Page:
This picture shows the town in 1875. The first bathhouses built in the 1800s were crude wooden structures.
In the early 1900s, elaborate buildings replaced the primitive structures. These are the buildings that make up Bathhouse Row today.
The Buckstaff Bathhouse, one of the original bathhouses, is the only one still operational today. A whirlpool mineral bath, loofa mitt, and 20-minute Swedish massage goes for $50.
Bathhouse Row is part of Hot Springs National Park. This restored bathouse is the Visitors Center for the park.
Tours of the three floors are offered by guides in period dress, or you can wander around on your own.
The men's bath hall, where the central fountain depicts Hernando de Soto, legendary visitor to the springs in 1541, being offered hot water by a Caddo Indian maiden.
The hydrotherapy room, which looked like a torture chamber to me. Current was added to the water of the tub in the foreground to make an "electric bath." Amazingly, they never killed anyone!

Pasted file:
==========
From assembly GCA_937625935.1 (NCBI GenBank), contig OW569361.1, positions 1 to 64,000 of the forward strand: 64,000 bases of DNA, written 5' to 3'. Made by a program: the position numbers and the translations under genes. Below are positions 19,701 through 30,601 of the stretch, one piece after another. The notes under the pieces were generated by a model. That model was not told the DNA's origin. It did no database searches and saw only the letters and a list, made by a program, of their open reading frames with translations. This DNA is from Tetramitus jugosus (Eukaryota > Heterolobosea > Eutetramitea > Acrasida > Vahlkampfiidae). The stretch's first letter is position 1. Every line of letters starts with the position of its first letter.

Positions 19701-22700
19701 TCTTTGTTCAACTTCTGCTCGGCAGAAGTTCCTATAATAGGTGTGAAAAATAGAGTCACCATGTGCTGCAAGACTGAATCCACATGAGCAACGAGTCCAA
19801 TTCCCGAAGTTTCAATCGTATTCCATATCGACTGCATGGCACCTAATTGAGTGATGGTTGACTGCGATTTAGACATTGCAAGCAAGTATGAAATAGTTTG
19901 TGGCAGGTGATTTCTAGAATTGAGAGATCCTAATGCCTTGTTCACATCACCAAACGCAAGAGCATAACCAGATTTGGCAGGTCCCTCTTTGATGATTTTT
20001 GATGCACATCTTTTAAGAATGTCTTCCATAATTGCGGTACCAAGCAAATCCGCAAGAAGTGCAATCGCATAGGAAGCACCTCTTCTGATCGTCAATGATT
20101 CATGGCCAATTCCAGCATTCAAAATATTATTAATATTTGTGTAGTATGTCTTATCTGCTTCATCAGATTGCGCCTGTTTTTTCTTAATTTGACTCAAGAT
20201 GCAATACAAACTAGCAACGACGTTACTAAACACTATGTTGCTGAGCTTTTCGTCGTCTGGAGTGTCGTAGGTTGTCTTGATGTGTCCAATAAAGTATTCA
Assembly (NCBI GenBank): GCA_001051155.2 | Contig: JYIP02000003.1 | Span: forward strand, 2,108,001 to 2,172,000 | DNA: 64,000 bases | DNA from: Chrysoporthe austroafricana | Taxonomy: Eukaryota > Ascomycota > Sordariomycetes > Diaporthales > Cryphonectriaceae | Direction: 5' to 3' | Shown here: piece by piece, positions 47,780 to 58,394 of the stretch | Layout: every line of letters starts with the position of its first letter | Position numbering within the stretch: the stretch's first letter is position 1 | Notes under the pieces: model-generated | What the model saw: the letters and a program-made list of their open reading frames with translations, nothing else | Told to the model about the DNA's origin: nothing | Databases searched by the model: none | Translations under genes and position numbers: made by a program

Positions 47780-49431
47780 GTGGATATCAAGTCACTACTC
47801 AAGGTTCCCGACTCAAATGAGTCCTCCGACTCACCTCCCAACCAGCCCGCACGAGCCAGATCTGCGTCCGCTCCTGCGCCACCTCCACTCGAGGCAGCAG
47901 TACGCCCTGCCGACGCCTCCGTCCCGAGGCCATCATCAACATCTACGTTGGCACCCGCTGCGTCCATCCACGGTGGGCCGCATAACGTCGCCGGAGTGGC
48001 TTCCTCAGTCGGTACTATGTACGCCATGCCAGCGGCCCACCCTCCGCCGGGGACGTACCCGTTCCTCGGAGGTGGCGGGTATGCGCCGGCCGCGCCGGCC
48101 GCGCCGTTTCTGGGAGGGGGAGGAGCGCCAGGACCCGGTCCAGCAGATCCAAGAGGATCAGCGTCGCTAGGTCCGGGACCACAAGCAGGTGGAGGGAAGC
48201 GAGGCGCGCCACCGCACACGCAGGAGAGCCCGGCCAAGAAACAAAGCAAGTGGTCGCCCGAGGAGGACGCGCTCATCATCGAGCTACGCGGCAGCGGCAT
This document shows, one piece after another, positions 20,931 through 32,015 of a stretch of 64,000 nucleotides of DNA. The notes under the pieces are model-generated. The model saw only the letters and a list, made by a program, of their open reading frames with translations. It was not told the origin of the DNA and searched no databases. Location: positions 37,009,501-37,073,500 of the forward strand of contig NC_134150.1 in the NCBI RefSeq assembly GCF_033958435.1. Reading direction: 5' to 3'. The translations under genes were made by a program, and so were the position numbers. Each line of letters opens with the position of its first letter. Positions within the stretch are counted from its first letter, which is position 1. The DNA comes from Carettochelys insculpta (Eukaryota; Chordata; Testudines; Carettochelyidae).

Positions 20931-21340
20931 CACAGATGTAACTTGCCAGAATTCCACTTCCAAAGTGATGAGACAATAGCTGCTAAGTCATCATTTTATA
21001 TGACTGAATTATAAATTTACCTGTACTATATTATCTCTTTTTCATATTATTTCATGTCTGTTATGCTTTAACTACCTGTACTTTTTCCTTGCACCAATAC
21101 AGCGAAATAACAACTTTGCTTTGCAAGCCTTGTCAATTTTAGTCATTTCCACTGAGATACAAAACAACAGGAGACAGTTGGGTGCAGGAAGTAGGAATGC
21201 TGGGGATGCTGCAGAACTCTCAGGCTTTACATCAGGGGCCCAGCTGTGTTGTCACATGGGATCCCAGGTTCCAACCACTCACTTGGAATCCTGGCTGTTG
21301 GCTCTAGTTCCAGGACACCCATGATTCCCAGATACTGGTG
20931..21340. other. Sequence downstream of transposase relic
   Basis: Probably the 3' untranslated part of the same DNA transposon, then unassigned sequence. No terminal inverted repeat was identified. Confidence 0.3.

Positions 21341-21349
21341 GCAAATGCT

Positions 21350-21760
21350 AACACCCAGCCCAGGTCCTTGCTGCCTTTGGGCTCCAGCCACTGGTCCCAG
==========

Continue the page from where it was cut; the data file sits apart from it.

The ceiling displays a stained glass scene entitled Neptune's Daughter. Guys might want to click on the picture to get a larger view of some of the details.
Free water all over town! A little hot, but possibly the purest mineral water in the world today. The water rising in the spring today fell over 3,500 years ago, thereby missing manmade pollutants.
Water from 44 of the hot springs is piped into the 300,000 gallon reservoir beneath the National Park Headquarters. It is then disbursed throughout town.
We also visited the Garvan Woodland Gardens, on the shore of Lake Hamilton. Beautiful flowers, waterfalls, and trails. But I thought the neatest thing was the Anthony Chapel, made of southern yellow pine and glass. The 60-foot high ceiling seems to float among the trees.